The history and lore surrounding Japan's samurai warriors is as fascinating as it is complex. Aside from representations in cinema, very few actual photographs depicting the lives of these legendary warriors exist today. This due in part to the fact that photography was an emerging technology during the 19th century, a time of swift political change in Japan that saw dwindling numbers of samurai.
One such collector of these rare pictures is Daniella Dangoor, whose collection will be on view to the public at the London Photograph Fair from May 19–20. Here, Dangoor shares with BuzzFeed News some of her favorite authentic samurai photos and the stories behind them:
Japan had been mostly closed to the outside world for 250 years as an introspective feudal society with rigid castes and rituals. Then US Admiral Perry’s naval expedition forced it to open up. Western powers, driven by commerce, treaty ports, but also science, industry, and innovation, poured in. The rate of change was extraordinary — society convulsed, opposing clans fought, masterless samurai rebelled against an unrelenting modernization, all in just 20 years. Few images show this upheaval; here are some of the few that suggest change.
As commander of the shogunal forces posted in nearby Kanagawa, Kubota Sentarô had frequent access to the foreign settlement in Yokohama. He was widely respected — at least among British residents — for his openness to Western ideas, especially in military matters, and he even sought advice on how to train his samurai in modern drill. His preference for British models at a time when the shogunate had committed itself to employing French military advisers probably led to his removal from the Kanagawa command in 1867.
Left: An unusually sensitive portrait taken at a time when the samurai class was about to disappear. Despite the edict of 1871 encouraging — but not enforcing — the abandonment by samurai of their distinctive topknot and swords, the sitter not only wears his hair in the traditional style and sports two swords, but is also dressed in full armor.
This portrait either predates the less equivocal ban in 1876 on wearing swords in public for all except members of the new armed forces and police, or was taken immediately afterward as a keepsake. In any case, by the time this portrait was taken in the mid-1870s, the introduction in 1873 of compulsory military service for all males, regardless of class, had made the samurai an anachronism.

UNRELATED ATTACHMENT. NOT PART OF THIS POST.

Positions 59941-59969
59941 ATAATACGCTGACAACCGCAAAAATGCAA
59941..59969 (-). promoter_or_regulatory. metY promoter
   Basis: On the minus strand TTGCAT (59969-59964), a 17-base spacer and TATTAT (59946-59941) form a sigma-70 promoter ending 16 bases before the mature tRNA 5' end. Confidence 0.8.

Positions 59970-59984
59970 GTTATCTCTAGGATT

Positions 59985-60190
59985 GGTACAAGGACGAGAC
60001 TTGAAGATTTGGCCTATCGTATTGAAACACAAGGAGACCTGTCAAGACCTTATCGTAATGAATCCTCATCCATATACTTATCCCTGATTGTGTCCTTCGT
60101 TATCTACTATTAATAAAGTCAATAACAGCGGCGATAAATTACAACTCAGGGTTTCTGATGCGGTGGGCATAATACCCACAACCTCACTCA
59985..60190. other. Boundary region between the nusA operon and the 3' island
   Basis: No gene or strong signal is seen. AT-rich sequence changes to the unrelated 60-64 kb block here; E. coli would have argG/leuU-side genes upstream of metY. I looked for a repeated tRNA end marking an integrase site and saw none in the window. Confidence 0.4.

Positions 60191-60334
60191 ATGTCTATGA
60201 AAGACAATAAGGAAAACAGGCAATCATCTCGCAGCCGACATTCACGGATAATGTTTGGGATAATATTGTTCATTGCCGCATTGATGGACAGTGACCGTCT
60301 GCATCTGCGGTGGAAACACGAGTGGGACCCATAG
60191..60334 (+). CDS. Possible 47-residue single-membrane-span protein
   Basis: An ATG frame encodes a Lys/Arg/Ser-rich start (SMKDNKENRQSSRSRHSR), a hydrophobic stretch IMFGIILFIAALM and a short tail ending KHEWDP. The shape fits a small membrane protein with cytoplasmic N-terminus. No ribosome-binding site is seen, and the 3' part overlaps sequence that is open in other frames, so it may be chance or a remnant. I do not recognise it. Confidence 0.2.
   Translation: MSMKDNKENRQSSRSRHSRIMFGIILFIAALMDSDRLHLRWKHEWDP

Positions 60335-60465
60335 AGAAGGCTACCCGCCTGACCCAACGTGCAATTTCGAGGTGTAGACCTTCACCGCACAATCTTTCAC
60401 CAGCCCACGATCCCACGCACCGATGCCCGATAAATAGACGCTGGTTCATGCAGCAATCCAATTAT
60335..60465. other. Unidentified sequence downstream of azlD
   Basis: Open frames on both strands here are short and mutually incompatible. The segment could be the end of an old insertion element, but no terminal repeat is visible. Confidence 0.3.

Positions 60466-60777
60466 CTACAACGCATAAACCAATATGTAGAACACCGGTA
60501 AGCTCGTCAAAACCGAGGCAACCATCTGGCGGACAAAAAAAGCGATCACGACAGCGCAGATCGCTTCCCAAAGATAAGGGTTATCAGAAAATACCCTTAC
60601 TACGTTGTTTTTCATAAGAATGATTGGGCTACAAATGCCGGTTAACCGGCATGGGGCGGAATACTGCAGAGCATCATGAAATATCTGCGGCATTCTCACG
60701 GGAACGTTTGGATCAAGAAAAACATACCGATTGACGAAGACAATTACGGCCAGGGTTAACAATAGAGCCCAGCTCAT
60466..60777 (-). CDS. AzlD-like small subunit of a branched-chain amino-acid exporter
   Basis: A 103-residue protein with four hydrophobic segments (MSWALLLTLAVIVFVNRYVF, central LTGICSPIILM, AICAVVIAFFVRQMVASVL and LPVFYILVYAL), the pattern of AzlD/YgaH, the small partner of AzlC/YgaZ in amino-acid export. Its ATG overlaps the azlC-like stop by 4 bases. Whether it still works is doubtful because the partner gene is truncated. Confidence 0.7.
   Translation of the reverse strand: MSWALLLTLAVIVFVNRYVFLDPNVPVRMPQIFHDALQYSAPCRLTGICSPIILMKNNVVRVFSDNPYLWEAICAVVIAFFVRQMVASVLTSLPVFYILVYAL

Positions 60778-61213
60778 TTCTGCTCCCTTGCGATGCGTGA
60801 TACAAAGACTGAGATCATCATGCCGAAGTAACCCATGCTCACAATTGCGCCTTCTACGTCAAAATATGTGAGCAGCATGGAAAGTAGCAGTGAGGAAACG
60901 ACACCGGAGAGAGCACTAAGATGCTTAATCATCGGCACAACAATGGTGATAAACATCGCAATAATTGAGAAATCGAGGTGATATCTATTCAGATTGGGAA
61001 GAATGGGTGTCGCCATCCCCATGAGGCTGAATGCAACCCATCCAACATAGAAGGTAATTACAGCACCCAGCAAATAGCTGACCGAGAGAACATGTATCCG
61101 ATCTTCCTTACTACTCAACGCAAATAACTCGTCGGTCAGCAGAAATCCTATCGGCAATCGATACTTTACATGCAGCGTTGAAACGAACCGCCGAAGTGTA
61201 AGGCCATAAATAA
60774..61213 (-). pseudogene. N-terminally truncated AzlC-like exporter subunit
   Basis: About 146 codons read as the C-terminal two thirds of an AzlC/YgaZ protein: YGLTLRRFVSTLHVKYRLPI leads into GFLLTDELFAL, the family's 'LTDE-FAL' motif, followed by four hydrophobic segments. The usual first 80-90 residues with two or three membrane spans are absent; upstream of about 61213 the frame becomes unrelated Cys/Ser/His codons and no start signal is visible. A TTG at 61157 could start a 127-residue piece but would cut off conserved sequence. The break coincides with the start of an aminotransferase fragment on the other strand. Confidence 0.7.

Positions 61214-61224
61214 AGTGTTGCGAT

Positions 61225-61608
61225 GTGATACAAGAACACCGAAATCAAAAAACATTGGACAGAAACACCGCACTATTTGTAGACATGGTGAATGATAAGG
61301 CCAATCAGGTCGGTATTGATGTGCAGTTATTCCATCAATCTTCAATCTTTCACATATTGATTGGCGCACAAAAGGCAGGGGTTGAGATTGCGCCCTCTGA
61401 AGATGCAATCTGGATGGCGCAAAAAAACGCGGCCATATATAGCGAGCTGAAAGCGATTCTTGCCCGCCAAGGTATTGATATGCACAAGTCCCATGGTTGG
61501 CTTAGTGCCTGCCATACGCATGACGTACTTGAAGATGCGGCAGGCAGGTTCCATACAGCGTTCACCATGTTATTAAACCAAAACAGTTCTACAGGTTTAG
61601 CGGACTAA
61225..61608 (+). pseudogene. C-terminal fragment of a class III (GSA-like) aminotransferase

Right: Half-brother of the last shogun and lord of the Mito domain, Tokugawa Akitake (1853-1910) was dispatched to France in 1867 as a special emissary, accompanying the Japanese delegation to the Universal Exposition in Paris. He returned to Japan when the shogun was deposed in 1868.
A second shogunal mission headed by Ikeda Nagaoki was sent to France in 1864 in an unsuccessful attempt to rescind the opening of selected Japanese ports to foreign trade. After being received in audience at the Tuileries Palace by the emperor Napoleon III, Ikeda and his entourage visited the nearby studio of Nadar, where their portraits were taken in various outfits.
In this rare photograph from the sitting, the assistant envoy Kawazu Sukekuni (1821–68), seated, and the mission’s metsuke, Kawada Hiromu (1835–1900), standing, are shown with their official escort in Paris, Colonel Sigismond Guillaume de Berckheim (1819–92), commander of the Horse Artillery of the French Imperial Guard.
Left: This portrait taken during the early 1870s by the Yokohama photographer Shimooka Renjō — himself born into a family of low-ranking samurai — illustrates the fate of many samurai as the new government stripped them of their status and privileges. Some adopted professions they had been taught to despise, others fell between the cracks and eked out a vagabond existence on the edge of society, offering their swords for hire.
Right: The commander of the Kanagawa garrison.
For the warrior class and for the nobility, the most luxurious vehicles were human-powered palanquins called norimono, expensive and with a comfortable interior.
Left: This young woman appears elsewhere in von Stillfried’s portfolio in group photographs of members of the so-called Gekken-kai, or Fencing Association. Founded in 1873 by the kendō master Sakakibara Kenkichi (1830–94), this group repackaged traditional samurai fighting arts into a profitable spectacle for public consumption. Drawn from the samurai class, Sakakibara’s followers included several women, and their demonstrations of skill with the naginata, or pole arm sword, proved a popular draw during the group’s tours across Japan. Although an integral part of the samurai armory, the naginata was more generally accepted as a weapon used by aristocratic women and often formed part of a samurai daughter’s dowry.
Right: Little is known about this striking image of a samurai commander, but the horns and crescent moon on his helmet suggest a senior-ranking samurai.
A group of samurai are shown gathered in discussion around a map, those of lower rank in Western-style tunics standing slightly apart as they watch the deliberations, while a servant squats in apparent readiness for his instructions. All eyes are directed toward the map except for those of the central, and most senior, figure, whose head is raised to meet the viewer’s intrusive gaze. Beato’s seemingly innocuous title of "Southern Officers" identifies the sitters as members of one of the Satsuma clans actively opposing the shogunate, and further enhances the viewer’s sensation of having stumbled into a council of war and been detected doing so.